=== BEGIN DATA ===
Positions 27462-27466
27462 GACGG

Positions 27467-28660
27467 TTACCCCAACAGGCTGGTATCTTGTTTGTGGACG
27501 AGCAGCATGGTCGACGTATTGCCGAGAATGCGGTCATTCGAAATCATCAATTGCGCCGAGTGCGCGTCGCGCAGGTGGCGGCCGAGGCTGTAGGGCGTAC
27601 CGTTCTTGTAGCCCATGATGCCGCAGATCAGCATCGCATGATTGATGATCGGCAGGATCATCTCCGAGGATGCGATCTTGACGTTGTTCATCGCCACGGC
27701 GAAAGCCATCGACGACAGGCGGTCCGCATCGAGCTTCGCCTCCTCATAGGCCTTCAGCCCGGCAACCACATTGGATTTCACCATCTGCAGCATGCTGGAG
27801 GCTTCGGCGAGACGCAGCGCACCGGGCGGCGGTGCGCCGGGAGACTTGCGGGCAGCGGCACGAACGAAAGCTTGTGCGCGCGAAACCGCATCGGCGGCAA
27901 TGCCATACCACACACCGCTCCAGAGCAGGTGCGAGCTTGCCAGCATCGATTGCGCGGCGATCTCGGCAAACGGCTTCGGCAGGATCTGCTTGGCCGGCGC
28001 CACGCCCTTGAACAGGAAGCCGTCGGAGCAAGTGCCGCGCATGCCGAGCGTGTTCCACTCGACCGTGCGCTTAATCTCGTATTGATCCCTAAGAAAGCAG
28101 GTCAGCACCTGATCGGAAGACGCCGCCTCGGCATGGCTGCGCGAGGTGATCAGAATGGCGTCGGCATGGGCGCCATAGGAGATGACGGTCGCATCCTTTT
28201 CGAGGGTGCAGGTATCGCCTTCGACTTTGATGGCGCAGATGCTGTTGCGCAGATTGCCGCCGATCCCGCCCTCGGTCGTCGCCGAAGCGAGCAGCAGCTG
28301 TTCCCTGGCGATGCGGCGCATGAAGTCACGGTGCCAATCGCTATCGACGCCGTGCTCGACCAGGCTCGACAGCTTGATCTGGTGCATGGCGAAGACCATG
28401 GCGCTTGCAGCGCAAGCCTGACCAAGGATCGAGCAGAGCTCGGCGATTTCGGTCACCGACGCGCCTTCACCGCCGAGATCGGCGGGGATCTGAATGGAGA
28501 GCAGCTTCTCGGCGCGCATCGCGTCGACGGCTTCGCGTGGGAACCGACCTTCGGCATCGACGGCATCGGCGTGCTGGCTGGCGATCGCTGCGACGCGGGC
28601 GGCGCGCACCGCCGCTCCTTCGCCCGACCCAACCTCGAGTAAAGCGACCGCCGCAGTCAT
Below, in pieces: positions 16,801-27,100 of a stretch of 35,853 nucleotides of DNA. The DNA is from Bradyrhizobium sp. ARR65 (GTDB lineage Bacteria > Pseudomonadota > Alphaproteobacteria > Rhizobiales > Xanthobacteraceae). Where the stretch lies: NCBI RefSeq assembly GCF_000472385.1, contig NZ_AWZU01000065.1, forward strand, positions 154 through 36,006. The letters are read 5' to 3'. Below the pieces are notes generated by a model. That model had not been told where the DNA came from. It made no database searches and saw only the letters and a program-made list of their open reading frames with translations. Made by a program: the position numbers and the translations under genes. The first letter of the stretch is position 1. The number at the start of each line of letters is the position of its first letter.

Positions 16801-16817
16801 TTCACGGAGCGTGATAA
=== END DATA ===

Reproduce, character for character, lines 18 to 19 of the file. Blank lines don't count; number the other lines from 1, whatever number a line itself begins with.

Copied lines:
Positions 16801-16817
16801 TTCACGGAGCGTGATAA